It’s frustrating that the reporters are trying to cast doubt over every instance of a website getting demoted in rank as if the web is static and Google’s code base is unchanging, and they don't even give much consideration to inevitable errors in large and complicated systems. They offer no proof just speculations and innuendo.
But what I find to be most frustrating is that this article shares the same blind insistence with Google’s opponents that search engines must only rank blue links, and only links to other websites, which is not only an ati-innovation stance but also an unintuitive one. As IBM’s Watson and to a lesser extent Siri has shown, search interface is about immediate answers, and the ultimate answer to these accusations still stands: if you don't like Google’s results use another service, if you can't reach a certain website via Google you can go directly to their website or get their smartphone app or follow them on Twitter or Facebook or bloody Instagram.
It is also worth mentioning that the NYT ran editorials urging the government to investigate Google, and I think a disclaimer mentioning that ought to have preceded the article: http://www.nytimes.com/2010/07/15/opinion/15thu3.html
Technology changes. The rules change. Don't complain that you built a company based on outdated business strategies (renting dvds or monetizing search traffic). Change your strategy and take advantage of the new opportunities.
I don't think it is common practice to disclose past editorials on the same topic as news articles, and if it were, the New York Times would have to disclose stances on both sides of many issues.
Sure, but Google has two kinds of customers: searchers and websites.
Maybe you believe websites shouldn't hide from Google because it makes no strategic sense. Twitter and Facebook don't let Google index their content. Why would they let Google front-run ads on their content? It's not a catchall rule, to hide with robots.txt.
Maybe websites should just pay up: they should auction for higher results, if their business depends on search placement. But that's misunderstanding Google's role.
Google isn't a salesperson. It's more like a road. Both bring business to your door (literally), but the latter gets used by everyone for everything. And it turns out it doesn't matter how you pave the road (roads have been public since the Egyptian times, yet road-building technology has changed dramatically) or whatever.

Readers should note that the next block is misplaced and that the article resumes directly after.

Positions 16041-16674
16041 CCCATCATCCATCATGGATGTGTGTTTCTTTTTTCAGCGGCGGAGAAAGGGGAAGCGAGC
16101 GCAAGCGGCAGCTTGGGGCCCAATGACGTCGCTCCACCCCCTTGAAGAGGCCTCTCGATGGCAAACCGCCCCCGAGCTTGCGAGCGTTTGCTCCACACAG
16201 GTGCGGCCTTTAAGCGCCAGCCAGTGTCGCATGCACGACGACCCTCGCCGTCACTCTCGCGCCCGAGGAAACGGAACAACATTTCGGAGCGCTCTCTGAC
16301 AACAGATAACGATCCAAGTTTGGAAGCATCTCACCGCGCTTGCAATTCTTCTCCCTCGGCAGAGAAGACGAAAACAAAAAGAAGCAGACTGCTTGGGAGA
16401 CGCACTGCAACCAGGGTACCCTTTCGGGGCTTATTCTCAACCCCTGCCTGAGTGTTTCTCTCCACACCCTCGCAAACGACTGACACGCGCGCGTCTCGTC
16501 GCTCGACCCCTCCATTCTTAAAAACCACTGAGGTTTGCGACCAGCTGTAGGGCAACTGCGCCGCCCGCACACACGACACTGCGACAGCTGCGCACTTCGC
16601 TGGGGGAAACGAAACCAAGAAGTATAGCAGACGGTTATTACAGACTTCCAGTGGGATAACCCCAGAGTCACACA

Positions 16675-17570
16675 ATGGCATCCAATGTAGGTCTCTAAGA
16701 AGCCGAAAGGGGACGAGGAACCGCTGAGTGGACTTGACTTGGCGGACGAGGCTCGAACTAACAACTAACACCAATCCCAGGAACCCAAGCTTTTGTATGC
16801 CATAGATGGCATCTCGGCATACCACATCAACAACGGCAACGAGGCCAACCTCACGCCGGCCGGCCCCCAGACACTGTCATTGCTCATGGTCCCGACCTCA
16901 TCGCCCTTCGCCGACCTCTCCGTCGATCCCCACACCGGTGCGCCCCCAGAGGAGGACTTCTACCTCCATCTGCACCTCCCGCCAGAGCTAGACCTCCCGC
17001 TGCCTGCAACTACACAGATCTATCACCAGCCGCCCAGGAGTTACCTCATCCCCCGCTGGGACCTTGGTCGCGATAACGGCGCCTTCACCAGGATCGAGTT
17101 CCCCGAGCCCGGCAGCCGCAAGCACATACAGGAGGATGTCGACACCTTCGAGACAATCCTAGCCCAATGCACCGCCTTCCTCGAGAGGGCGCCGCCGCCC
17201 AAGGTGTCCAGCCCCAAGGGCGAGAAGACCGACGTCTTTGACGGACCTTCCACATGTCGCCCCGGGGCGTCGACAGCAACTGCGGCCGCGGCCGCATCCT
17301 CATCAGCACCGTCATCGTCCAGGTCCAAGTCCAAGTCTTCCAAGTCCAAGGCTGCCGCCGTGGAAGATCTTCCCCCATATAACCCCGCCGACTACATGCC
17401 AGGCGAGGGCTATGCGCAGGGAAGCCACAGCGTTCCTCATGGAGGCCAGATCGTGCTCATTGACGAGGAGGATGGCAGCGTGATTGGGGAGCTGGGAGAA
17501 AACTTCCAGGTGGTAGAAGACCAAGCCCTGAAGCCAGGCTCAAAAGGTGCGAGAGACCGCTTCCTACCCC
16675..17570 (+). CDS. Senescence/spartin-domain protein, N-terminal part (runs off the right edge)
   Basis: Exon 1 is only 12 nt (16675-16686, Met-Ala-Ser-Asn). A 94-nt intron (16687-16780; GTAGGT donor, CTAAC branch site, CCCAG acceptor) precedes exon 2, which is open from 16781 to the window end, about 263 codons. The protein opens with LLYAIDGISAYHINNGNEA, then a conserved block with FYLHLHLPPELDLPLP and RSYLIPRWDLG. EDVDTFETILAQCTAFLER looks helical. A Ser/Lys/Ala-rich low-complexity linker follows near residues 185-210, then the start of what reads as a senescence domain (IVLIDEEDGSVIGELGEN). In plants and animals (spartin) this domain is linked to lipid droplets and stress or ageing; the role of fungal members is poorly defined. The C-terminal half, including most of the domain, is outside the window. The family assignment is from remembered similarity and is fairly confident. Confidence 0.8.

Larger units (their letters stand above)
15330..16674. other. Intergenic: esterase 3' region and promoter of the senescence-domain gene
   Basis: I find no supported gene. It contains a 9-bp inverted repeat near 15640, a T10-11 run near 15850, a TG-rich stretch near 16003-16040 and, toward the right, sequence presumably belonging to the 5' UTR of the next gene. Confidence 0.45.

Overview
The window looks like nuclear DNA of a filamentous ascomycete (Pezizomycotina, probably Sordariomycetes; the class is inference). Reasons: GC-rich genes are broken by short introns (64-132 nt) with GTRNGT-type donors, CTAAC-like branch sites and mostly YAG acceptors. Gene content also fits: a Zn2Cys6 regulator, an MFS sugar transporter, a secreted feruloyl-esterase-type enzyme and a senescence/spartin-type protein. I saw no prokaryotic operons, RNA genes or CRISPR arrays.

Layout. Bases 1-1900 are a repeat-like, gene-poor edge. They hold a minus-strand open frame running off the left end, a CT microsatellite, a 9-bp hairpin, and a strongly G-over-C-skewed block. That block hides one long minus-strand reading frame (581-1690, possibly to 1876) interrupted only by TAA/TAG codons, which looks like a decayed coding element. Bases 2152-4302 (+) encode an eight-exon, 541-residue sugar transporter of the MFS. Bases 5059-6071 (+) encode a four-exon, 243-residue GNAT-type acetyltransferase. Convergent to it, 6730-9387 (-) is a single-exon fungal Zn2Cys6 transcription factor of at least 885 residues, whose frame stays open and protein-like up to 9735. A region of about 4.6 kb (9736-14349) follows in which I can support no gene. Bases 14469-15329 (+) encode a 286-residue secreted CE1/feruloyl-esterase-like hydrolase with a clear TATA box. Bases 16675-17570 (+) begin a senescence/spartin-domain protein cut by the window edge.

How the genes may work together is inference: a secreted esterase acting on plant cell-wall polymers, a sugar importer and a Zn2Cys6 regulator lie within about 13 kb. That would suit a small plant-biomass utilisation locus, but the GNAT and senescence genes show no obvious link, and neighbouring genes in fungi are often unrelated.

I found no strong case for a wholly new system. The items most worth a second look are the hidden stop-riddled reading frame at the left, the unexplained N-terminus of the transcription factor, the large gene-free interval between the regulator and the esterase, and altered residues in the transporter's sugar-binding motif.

To Nextag, Google is a utility. It is only by tradition that some monopolists become utilities and others do not. How do you regulate Google for what it is: a public utility?
It's no wonder that Google cracked down; they were destroying its main service - search - in order to make a cheap buck for themselves by driving out useful results and driving searchers to turn to them in desperation.
Isn't that exactly what AdWords is?
As a consumer, I definitely what to know what is being paid for to show up and what isn't.
Google has to get searchers to sell to advertisers. That said, the generic 'websites' mentioned above are not Google customers. Google does not "owe" them anything – they owe the searchers the best results and the advertisers clicks at a certain cost. The only thing those other websites do with their free listings are attract eyeballs to Google's engine.
The entire reason Google improves the search engine is to keep you coming back so they can learn more about you to make their advertising even better. You, as a user of Google, are their product. They are selling YOU to advertisers.
Google is a company, not a utility, not a public service. They are in the business of profit.
However, cheap polemics (like being very adamant about who gets to be the customer) help nobody. Two-sided markets can push prices for one side of the market below zero, that’s just an inherent property of those markets. That does not mean the one side is the product.
Google has to provide value to you, otherwise they couldn’t make money. If they screw you they screw themselves.
Now, this doesn’t mean that Google can do no evil, but it does mean that you can’t just assume by default that the relationship between users and Google is an exploitative one.
(And two-sided markets are nothing new. Google has essentially the same business model as the free magazine that informs me about cultural events in my hometown. Because of their very well targeted ads – local restaurants, businesses, etc., often pointing to current events – they can offer that magazine for free. That doesn’t mean I’m the product.)
It's also useful to recognize that for some of Google's lines of business, the payment offered is not money, but attention (or perhaps habit). Then, searchers are again customers, after a fashion.
This better recognizes the searchers' customer-like power, in some dimensions. Otherwise, as just the 'product', were they mined from the ground? Grown like crops? Manufactured? No, their attention was acquired in a voluntary, market-like but non-monetary exchange of value for value.
That said, the greatest search engine in the world isn't that great if no one uses it. Search volume (and advertising platform quality) is what drives advertisers to Google. If their results suck, users will use something else and lose the product that Google needs to be able to sell to its customers.
(You can say the same thing about the rest of their products as it is all about collecting peripheral demographic information that allows advertisers to directly target them on the content network).